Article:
Again, It's Not About the Bike
? or how three amateur riders experienced the 2002 Tour de France
that ride.? I had reached that time.
After suffering a while, maybe a long bite-sized kilometer, I started to sense the top. The mountain ridges all sloped upward toward what I was sure was the Col d? Aubisque. The fog or clouds were rolling past me. I was out of contact with Peter, and Hervey was somewhere behind me. Peter already had warned us that we would not stay long at the top; if there were any wind at all because it would be too cold. Shortly, I pulled into the last gradual rise to the top of the col. Peter was there waiting for me and shook my hand. We hardly had time to read the granite plaque that confirmed what our senses knew perfectly well, before Hervey came up. We got 2-3 pictures and zipped up our shirts and took off. I was tickled by the near certainty that the other two Dunk Rock Roadies were going to make it.
We descended fast past cows with bells dinging intermittently and sheep getting pushed away from the impending circus of the Tour de France. It was so fast that my ears popped. We zipped through a dark dripping tunnel that made me worry about the peloton coming through the next day at 80 kilometers an hour and just losing it. Then we started slowly to climb again. My favorite place in all the Pyrenees is the Col du Soulor, which is this high mountain bowl of open meadows, dotted with grazing cows and sheep. You can look unimpeded across the cirque and see the road climbing up ahead, but it is mild in pitch. It was hardly daunting after the Aubisque. We topped the col together and started a long drop down to the valley floor. I took my time at 40-50 kilometers an hour while Hervey and Peter flew at 60 kph plus. Hervey held Peter off and would not let him pass the entire descent. This takes some doing because Peter rides like the old pro he is and doesn?t take lightly to second place when challenged. We regrouped at the bottom; Hervey noticed that his water bottles had collapsed with the sudden drop in air pressure from the quick descent. We laughed with pride and pacelined at 30-40 kph the last twenty kilometers to the Hotel Chez Pierre d? Agos where we rendezvoused with the other Dunk Rock Roadies. We all felt like Kings of the Mountains. Don and Bob had, in fact, made it up to the top of the Aubisque, then turned around and gone back to the van and drove around the mountains, passing through Lourdes on the way to the hotel. They swore they didn?t stop for healing waters but, if they did, we understood. They earned it.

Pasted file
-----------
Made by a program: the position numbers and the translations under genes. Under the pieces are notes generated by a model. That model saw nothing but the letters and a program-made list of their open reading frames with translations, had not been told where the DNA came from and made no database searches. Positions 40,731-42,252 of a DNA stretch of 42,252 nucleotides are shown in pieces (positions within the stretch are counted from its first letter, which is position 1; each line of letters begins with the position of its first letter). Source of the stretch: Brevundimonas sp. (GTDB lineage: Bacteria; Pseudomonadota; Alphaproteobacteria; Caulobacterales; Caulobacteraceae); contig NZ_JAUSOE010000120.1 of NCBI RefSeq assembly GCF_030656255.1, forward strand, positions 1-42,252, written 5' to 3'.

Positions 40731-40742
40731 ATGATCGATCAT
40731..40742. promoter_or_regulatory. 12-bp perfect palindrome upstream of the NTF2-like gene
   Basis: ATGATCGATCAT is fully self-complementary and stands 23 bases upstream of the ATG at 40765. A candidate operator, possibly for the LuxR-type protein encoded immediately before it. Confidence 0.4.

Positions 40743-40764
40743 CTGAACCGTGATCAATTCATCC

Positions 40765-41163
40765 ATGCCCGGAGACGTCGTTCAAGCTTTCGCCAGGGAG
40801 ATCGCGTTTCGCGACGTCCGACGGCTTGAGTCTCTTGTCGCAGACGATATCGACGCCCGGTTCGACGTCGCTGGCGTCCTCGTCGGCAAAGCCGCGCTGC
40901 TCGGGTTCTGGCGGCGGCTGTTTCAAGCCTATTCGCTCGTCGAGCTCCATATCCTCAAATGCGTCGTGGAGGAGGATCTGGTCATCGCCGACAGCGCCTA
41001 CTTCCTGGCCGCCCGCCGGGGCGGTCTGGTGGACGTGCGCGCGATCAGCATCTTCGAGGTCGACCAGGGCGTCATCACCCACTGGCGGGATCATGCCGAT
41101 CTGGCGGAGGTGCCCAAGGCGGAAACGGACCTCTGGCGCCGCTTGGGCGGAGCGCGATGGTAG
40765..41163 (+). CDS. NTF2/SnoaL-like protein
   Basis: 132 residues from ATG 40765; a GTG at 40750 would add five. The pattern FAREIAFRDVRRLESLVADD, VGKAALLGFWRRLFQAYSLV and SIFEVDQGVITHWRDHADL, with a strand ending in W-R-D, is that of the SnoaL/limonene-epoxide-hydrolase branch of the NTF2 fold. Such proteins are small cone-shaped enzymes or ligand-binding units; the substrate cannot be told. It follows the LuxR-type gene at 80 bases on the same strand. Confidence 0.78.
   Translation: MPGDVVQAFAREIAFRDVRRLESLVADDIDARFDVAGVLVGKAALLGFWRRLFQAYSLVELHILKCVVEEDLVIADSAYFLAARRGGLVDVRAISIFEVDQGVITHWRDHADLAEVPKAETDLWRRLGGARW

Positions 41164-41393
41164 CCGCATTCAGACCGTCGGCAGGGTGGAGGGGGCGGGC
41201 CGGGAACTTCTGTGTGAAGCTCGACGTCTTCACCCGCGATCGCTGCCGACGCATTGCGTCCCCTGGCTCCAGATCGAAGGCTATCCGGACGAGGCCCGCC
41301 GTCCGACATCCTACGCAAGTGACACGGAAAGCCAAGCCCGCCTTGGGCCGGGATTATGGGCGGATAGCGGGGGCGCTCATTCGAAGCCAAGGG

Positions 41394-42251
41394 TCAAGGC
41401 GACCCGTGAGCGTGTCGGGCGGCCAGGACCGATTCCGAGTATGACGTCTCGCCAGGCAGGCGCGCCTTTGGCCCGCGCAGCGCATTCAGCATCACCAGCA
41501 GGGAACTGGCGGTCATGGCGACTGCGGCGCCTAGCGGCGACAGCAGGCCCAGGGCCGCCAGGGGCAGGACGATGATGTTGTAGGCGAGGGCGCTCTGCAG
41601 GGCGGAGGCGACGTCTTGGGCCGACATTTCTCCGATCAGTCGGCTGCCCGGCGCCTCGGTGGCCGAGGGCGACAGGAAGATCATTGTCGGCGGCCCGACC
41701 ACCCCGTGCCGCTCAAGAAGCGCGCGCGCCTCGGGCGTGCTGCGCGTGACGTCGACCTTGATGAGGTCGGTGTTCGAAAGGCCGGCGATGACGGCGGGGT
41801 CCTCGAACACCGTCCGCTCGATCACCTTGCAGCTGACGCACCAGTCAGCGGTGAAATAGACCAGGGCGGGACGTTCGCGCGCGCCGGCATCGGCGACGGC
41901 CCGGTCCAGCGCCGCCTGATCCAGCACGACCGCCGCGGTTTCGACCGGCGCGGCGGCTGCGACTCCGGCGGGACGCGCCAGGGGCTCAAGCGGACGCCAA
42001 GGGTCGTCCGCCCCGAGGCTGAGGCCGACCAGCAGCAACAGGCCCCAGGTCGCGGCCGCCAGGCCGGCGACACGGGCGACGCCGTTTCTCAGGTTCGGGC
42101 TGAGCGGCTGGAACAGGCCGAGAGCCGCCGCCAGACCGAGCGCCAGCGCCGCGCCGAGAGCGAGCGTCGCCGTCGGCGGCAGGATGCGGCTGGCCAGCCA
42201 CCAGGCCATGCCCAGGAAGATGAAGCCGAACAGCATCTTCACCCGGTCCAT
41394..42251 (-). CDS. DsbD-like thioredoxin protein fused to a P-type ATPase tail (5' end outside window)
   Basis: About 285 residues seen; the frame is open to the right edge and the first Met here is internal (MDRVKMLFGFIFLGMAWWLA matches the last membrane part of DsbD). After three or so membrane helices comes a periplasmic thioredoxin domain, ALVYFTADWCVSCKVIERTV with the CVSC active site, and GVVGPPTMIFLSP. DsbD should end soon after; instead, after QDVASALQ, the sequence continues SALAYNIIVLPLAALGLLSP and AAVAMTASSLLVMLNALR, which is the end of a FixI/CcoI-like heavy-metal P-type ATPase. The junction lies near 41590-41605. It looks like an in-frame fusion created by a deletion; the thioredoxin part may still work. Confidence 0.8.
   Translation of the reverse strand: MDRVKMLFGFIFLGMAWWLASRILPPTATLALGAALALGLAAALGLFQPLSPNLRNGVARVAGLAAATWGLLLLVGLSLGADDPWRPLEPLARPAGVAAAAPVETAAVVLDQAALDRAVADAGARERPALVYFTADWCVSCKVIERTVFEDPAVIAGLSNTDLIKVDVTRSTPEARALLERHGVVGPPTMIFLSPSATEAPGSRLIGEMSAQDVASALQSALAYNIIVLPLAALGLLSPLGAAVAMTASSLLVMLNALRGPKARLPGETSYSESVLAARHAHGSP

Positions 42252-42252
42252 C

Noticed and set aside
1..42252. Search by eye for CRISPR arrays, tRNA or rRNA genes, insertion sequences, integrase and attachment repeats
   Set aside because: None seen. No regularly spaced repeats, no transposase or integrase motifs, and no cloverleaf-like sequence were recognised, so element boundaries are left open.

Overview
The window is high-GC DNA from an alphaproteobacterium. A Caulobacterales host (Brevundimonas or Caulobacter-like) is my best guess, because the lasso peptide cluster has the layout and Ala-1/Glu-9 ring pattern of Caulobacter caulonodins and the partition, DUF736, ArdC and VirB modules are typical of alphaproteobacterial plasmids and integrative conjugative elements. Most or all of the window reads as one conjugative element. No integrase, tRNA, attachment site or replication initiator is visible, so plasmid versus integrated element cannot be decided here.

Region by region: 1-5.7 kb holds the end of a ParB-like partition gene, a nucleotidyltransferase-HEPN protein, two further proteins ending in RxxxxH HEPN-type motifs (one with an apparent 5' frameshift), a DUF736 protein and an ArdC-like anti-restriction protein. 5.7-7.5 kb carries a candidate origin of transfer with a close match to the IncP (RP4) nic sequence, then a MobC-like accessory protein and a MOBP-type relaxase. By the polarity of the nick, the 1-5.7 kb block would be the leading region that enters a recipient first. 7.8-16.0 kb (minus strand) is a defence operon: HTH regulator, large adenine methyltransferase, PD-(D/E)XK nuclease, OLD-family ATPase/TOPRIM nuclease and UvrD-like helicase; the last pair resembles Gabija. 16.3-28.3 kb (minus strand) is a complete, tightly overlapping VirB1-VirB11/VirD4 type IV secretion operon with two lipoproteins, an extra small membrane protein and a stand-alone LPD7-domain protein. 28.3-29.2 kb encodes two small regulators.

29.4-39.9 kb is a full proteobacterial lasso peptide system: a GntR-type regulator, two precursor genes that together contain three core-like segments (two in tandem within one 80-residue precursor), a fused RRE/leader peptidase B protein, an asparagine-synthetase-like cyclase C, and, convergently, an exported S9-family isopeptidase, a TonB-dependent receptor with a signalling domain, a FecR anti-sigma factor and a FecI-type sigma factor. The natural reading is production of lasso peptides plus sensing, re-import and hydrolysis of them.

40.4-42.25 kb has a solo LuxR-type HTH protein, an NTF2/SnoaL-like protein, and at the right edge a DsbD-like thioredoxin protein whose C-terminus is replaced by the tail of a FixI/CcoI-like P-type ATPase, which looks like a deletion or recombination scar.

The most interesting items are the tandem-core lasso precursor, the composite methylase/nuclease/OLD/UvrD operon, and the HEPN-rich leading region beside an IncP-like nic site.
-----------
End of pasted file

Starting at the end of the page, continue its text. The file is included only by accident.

Don repeatedly told of looking over a valley on their descent of the Aubisque, ?There were hawks soaring out there, and